Do you like comic books? Did you ever like comic books? If the answer to both of these questions is "No," then you're not going to like this book.
For those of us who grew up on comic books, however, this book offers a fascinating glimpse into both the possible and impossible aspects of our favorite Marvel and DC superheroes.
The author sometimes acts as an consultant for big-screen incarnations of these same superheroes, so there is something in this book for movie watchers as well. There is a in great interview with him on the "Watchmen" DVD, for which he advised the film makers on how they might plausibly reconstruct Alan Moore and Dave Gibbon's comics for the movie-going audience.
Another great thing about this book is that he uses The Flash throughout. Growing up, The Flash was always my favorite comic book character, and I was gratified to see him consistently use The Flash when talking about concepts such as Acceleration, Inertia, and even the possibility of Parallel Universes.
Anyone while likes both superheroes and science will love this book. Those who only like one or the other will probably find it difficult, irrelevant, or even silly.
I won't give this book any stars because it is a work of NON-fiction. I highly recommend it though. For the uninitiated, it is bound to change the way you look at both Physics and Superheroes.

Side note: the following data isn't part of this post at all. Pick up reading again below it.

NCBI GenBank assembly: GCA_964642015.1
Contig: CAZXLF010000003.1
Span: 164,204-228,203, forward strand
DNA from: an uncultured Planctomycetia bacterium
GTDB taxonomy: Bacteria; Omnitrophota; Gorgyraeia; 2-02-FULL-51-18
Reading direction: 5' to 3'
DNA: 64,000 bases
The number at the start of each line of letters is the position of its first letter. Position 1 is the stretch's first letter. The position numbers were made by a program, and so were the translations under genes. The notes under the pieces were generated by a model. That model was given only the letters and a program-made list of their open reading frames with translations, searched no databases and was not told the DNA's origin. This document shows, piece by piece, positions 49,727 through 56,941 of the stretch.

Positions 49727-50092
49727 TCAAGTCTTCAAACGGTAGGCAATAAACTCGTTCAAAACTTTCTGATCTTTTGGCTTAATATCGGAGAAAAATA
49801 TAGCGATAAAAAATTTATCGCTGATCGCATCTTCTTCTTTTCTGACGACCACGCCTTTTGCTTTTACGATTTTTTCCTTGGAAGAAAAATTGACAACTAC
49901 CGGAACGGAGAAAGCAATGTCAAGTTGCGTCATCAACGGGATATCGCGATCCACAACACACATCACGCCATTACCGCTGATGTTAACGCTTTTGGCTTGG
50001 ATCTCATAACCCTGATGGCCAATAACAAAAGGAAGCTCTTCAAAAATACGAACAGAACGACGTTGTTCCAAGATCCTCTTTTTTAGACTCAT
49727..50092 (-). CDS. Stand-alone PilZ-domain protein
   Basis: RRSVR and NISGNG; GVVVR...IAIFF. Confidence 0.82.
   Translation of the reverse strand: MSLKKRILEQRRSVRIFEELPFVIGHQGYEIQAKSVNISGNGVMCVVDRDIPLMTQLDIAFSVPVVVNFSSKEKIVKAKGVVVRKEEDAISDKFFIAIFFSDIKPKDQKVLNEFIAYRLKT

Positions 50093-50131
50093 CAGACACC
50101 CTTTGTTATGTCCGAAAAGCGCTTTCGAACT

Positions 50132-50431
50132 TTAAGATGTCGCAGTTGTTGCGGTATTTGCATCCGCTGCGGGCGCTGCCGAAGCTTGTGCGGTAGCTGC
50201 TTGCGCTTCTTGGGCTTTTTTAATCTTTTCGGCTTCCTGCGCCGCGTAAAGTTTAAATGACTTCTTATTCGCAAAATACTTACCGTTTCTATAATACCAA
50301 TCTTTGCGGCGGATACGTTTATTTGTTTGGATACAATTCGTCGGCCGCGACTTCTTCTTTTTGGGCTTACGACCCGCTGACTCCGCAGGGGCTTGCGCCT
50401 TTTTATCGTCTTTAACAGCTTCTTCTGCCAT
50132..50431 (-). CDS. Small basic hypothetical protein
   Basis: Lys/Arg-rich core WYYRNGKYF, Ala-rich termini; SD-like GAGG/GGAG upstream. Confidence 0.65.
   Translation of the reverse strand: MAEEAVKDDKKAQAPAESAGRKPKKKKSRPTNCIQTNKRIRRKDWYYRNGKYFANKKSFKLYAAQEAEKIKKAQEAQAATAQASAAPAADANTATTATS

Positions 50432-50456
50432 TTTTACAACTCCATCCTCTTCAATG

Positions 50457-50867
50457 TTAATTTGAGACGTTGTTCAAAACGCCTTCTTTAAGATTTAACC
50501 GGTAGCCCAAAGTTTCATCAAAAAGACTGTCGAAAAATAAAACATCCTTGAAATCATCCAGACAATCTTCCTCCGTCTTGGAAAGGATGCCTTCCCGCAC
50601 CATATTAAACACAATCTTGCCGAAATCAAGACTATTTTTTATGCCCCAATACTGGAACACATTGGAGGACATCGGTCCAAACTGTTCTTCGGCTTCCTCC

I'm a big fan of James Ellroy. I wouldn't call him the "modern day Tolstoy," but I think he is a great writer. "The Cold Six Thousand" was the first of his books that I read, followed shortly thereafter by "The Black Dahlia." As I write this I'm about 3/4 of the way through his newest novel, "Blood's a Rover."
As much as I like Ellroy, I have to say that "Blood's a Rover" is a ponderous book. The first half consists almost entirely of racial slurs and violent acts, and the whole thing - even despite the admirably convoluted plot - seems like a retread of stuff he's done before.
Which is too bad, because I really, really wanted to like this book. "The Cold Six Thousand" blew my mind the first time I read it, and "The Black Dahlia" was even better. Ellroy writes like no one else out there, and you have to admire the guy for his originality.
James Ellroy is also the guy who wrote "L.A. Confidential," which was later adapted into a movie. I wouldn't read him for that reason, however. He has done a lot of revolutionary things with the English language - and the art of storytelling - least of all write a book that got turned into a movie.
I would give "Blood's a Rover" 5 stars out of 10. The other two books get 10 stars out of 10, because they are that good.
張貼者： Times Three 於 上午8:45